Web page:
In § 171.12, we propose to revise paragraphs (d) introductory text and (d)(4) to remove the reference to Safety Series No. 6, 1985 edition and replace Start Printed Page 21340it with TS-R-1, 1996 edition. In addition, we propose to remove paragraph (d)(7) that limits the Class 7 (radioactive) material definition to the current definition in § 173.403. This would allow for the proposed adoption of the current edition of the IAEA regulations for both domestic and international shipments.
In the Hazardous Materials Table, we propose to revise the radioactive material (Class 7) entries consistent with new entries introduced in the UN Recommendations and IAEA's “Regulations for the Safe Transport of Radioactive Material, No. TS-R-1” to allow for both domestic and international shipment. In addition, we propose to remove those radioactive material entries that currently allow for domestic shipment only.
In paragraph (d) we propose to remove two requirements that would become redundant upon adoption of the new proper shipping names: (1) Paragraph (d)(1) requiring that the words “Radioactive Material” be entered on the shipping paper unless already contained in the proper shipping name, and
(2) paragraph (d)(11) requiring that for a shipment of low specific activity material or surface contaminated objects, the appropriate group notation of LSA-I, LSA-II, LSA-II, SCO-I, or SCO-II be entered in the shipping description. In addition, we are proposing to revise paragraph (d)(4) to require that customary units, if used, be enclosed in parentheses. Because the isotope plutonium-238 has been removed from the definition of fissile material, we propose to revise paragraph (d)(4) to remove plutonium-238 from the list of fissile radionuclides for which the weight in grams or kilograms may be listed instead of or in addition to the activity. Paragraphs (d)(7)(ii) and (d)(7)(iii) would be redesignated (d)(7)(iii) and (d)(7)(iv), and a new paragraph (d)(7)(ii) would be added to require inclusion of the criticality safety index in the shipping description for fissile material packages. Paragraphs (d)(2) through (d)(10) would be redesignated (d)(1) through (d)(9). A new paragraph (d)(10) would be added to require the words “Highway route controlled quantity” on a package containing a highway route controlled quantity of Class 7 (radioactive) materials.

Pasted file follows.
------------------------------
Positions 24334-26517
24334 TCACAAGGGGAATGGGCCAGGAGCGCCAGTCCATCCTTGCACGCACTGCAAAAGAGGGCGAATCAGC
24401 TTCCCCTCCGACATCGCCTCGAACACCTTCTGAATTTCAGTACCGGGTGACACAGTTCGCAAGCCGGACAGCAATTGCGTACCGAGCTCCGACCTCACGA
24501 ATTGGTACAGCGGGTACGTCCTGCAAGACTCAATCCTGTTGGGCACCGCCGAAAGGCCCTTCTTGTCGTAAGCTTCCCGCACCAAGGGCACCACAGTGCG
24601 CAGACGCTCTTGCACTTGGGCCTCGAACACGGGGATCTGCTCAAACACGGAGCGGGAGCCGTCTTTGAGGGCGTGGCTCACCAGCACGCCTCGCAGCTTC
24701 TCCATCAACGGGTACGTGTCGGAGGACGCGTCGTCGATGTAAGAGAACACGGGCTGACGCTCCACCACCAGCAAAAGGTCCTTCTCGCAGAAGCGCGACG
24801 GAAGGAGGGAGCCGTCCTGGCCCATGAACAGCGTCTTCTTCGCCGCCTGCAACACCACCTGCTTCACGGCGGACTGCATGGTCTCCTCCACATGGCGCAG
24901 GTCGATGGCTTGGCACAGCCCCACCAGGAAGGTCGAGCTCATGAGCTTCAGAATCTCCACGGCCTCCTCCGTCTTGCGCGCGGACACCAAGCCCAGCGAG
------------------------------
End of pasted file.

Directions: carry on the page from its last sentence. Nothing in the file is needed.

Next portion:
We propose to revise paragraph (a)(1) to include the UN identification number marking requirement for excepted packages of Class 7 (radioactive) materials.
We are proposing to revise paragraph (b) to require industrial packagings to be marked Type IP-1,” “Type IP-2,” or “Type IP-3,” as appropriate. We propose to revise paragraph (c) to remove the reference to Type B package designs, and to bring the wording into closer correspondence to that in TS-R-1. We further propose to redesignate paragraphs (c) and (d) as (d) and (e), and to add a new paragraph (c) to require the outside of a Type IP-2, Type IP-3 or Type A packaging to be marked with the international vehicle registration code of the country of origin of design.
For fissile material packages, TS-R-1 (paragraph 218) introduced the concept of a CSI to replace the “TI for criticality control purposes,” in use until now, and decoupled it from the determination of the TI for such a package. The CSI must be displayed on shipments of fissile material (paragraphs 544 and 545) using a new “FISSILE” label. The redefined TI is determined in the same way as the “TI for radiation control purposes” and continues to be displayed on the traditional “radioactive material” label. Therefore, we propose to revise the table in § 172.400 to add the new “FISSILE” label.
Paragraph (d) would be revised to require each package containing fissile material, other than fissile excepted, to bear the new FISSILE label. (See discussion under § 172.400 above.)